American Football Conference (AFC)

The American Football Conference (AFC) teams

You can learn more about each division or team by clicking each link below:

History of the AFC

Both the American Football Conference (AFC) and the National Football Conference (NFC) were created after the NFL merged with the American Football League (AFL) in 1970.  

The AFL began play in 1960 with eight teams and added two more expansion clubs (the Miami Dolphins in 1966 and the Cincinnati Bengals in 1968) before the merger. In order to equalize the number of teams in each conference, three NFL teams that predated the AFL’s launch (the Cleveland BrownsPittsburgh Steelers, and the then-Baltimore Colts) joined the ten former AFL teams to form the AFC. 

The two AFL divisions AFL East and AFL West were more or less intact, while the NFL’s Century Division, in which the Browns and the Steelers had played since 1967, was moved from the NFL to become the new AFC Central. Upon the completion of the merger of the AFL and NFL in 1970, the newly-minted American Football Conference had already agreed upon their divisional setup along mostly geographical lines for the 1970 season; the National Football Conference, however, could not agree upon their setup, and one was chosen from a fishbowl on January 16, 1970.

Since the merger, five expansion teams have joined the AFC and two have left, thus making the current total 16. When the Seattle Seahawks and the Tampa Bay Buccaneers joined the league in 1976, they were temporarily placed in the NFC and AFC respectively. This arrangement lasted for one season only before the two teams switched conferences. The Seahawks eventually returned to the NFC as a result of the 2002 realignment.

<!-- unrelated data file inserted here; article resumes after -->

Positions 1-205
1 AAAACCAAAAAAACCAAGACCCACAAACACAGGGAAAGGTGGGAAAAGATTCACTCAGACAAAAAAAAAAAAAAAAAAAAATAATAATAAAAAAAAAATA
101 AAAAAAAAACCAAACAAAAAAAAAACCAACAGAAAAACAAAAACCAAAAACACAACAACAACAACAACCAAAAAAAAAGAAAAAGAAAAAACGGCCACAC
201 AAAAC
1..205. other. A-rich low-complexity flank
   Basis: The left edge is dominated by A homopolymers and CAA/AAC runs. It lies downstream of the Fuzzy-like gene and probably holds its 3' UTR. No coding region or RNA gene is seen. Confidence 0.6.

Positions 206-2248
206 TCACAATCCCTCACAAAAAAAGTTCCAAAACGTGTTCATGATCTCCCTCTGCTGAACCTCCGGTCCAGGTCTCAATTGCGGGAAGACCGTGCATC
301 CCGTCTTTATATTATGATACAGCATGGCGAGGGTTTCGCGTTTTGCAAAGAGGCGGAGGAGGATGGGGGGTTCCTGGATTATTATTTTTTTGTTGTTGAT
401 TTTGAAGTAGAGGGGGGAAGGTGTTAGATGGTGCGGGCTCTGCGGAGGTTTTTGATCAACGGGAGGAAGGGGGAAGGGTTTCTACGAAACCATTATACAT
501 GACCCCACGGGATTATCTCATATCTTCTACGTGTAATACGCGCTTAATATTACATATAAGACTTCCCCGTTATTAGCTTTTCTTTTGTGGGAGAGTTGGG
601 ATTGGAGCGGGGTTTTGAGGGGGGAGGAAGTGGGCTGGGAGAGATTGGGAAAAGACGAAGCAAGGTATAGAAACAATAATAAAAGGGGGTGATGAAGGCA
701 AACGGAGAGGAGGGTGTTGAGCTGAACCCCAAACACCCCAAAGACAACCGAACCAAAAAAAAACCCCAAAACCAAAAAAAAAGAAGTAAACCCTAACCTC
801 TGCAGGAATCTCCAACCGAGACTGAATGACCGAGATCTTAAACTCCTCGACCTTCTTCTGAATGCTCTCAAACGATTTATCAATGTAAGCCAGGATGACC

The expansion Jacksonville Jaguars joined the AFC in 1995. There have been five teams that have relocated at least once. In 1984, the Baltimore Colts relocated to Indianapolis to become the Indianapolis Colts. In 1995, the Cleveland Browns had attempted to move to Baltimore; the resulting dispute between Cleveland and the team led to Modell establishing the Baltimore Ravens with the players and personnel from the Browns, while the Browns were placed in suspended operations before they were reinstated by the NFL. The Ravens were treated as an expansion team.

In California, the Oakland Raiders, relocated to Los Angeles in 1982, back to Oakland in 1995, and then to Las Vegas in 2020 to become the Las Vegas Raiders, while the San Diego Chargers returned to Los Angeles in 2017 after 56 years in San Diego to become the Los Angeles Chargers. The Houston Oilers moved to Tennessee in 1997, where they were renamed the Tennessee Oilers. The team would change its name again, two years later, to the Tennessee Titans. The NFL would again expand in 2002, adding the Houston Texans to the AFC. With the exception of the mentioned relocations since that time, the divisional setup has remained static ever since.

Super Bowl success

Between 1995 and 2019, the AFC has sent only half of its 16 teams to the Super Bowl: New England Patriots (10 times), Denver Broncos (4 times), Pittsburgh Steelers (4 times), Baltimore Ravens (2 times), Indianapolis Colts (2 times), Kansas City Chiefs (1 time), Las Vegas Raiders (1 time), and Tennessee Titans (1 time).  By contrast, the NFC has sent 13 of the 16 NFC teams during that same time frame with only the Detroit Lions, Minnesota Vikings, and Washington missing out on an appearance in the Super Bowl. 16 of the last 19 AFC champions have started one of just three quarterbacks – Tom Brady, Peyton Manning and Ben Roethlisberger – in the Super Bowl. The AFC has started 6 quarterbacks in the last 19 Super Bowls, while the NFC has started 16.

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